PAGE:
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Surviving on wood

MOMPATI TLHANKANE
Maendo has been designing frames since the late 1980s PIC: KENNEDY RAMOKONE
Taking photos and uploading them on Instagram is as easy as pushing a button on a smartphone. But choosing the right picture frames remains a daunting task.

Whether one is updating old picture frames or looking to display new images from one’s family life, everyone needs fresh and lively frame ideas.  The latter should a beautiful reflection of reality.

As a reflection on the subject matter, Arts & Culture visited a 67-year-old seasoned carpenter. He knows it all from design choice to considering the context of one’s home or office before venturing into designing and selecting the best frame.

Having been in the game for decades, Efestus Maendo makes frames from sleek and modern to scruffy chic. Whatever one’s artistic taste, Maendo has all the looks that complement favorite photos and home’s theme. 

The man from Maun who currently resides at Lentsweletau has been designing frames since the late 1980s when worked for different companies. “I am now self-employed and I have been based at Thapong Visual Arts Centre for three years now,” he told Arts & Culture in an interview.

He said he was currently busy with designing frames for President’ Day Competitions. Looking back, he is possibly one of the first people to learn carpentry in Botswana. “Carpentry goes along with making frames, I was discovered at a company which I worked for. The company realised that I could cut wood and join pieces together. I was then hired to make various frames including photo frames,” he recalled.

Maendo explained that he would forever be grateful for his former employers who took him for studies in South Africa where he learnt to use machinery. He is now proud that he

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managed to teach many other people his skills including his former colleagues.  His clientele comprises government and individuals.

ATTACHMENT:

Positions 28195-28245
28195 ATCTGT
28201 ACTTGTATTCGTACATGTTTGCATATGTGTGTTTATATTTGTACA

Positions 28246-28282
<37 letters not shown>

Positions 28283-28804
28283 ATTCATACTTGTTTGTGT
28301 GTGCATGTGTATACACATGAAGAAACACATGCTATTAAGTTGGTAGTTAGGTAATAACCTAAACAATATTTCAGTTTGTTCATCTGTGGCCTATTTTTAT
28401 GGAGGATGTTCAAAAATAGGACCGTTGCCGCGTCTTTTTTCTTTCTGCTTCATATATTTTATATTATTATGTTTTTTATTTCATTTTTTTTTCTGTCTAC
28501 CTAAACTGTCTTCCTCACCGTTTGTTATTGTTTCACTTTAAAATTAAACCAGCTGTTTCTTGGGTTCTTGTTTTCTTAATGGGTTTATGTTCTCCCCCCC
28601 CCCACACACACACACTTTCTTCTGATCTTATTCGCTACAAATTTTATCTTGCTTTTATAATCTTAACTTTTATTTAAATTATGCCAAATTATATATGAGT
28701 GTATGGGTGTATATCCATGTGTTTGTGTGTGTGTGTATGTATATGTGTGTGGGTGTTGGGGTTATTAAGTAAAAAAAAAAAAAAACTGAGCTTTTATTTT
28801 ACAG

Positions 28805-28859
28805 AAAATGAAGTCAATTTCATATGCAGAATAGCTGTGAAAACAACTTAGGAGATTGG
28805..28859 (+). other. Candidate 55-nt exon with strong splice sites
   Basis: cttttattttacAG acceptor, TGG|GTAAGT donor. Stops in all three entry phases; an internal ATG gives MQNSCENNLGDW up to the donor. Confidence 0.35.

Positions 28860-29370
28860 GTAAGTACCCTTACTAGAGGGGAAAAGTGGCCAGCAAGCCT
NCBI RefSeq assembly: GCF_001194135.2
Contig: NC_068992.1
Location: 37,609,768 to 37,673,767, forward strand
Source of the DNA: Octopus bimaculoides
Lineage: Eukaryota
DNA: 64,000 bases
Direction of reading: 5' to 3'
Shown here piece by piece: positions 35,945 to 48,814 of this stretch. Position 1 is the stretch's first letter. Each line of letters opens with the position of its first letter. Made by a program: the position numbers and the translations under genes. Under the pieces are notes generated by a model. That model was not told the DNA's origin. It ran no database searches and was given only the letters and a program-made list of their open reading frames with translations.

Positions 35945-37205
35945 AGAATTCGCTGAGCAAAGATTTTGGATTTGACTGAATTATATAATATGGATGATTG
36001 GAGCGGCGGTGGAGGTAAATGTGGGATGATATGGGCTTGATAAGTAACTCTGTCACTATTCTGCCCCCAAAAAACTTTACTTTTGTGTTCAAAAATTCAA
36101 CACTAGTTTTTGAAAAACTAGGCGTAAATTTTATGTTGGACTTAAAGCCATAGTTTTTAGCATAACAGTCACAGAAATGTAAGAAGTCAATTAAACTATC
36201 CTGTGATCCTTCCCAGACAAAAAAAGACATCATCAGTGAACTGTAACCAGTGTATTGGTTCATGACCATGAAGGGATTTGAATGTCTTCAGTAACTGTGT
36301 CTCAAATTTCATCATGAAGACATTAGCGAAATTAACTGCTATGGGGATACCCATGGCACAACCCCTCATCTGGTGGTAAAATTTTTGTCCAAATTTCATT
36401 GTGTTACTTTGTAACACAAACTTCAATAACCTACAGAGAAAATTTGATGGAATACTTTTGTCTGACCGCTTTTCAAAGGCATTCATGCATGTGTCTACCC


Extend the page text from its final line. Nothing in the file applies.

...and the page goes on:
He normally takes an hour and half to finish a frame. He added that he doesn’t just work on wood only but he can work with other materials. In terms of price range, he said it depends on size and sometimes design and material. “My most expensive frame costs more than P1,200,” he said. From framing pictures to mirrors, he emphasised that he  framed paintings for fellow artists.

Besides framing Maendo said he also makes trunks or kists for items such as  clothes. Kesi as he likes to call them, Maendo indicated that as someone who has been doing carpentry since the 70s, making kists is a something he is so passionate about. “Kist is so valuable when you want to store clothes or linen,” he said. Maendo beautify the kists with mirrors and many other decorations. 

He said his native Herero tribe mostly buys his products. “When a Herero woman gets married, he joins her new family with a kit. She will rather not have anything but a kit is the most important item she takes,” he highlighted.

Maendo said the customer determines the use of the kist. “Prices range from P3,500 upward,” he said.  He recalls how the first brigades in Serowe taught carpentry in Botswana in the late 70s and that is where traces his foundation. Initially He worked from home but moved to Thapong that pushed him to greater heights.



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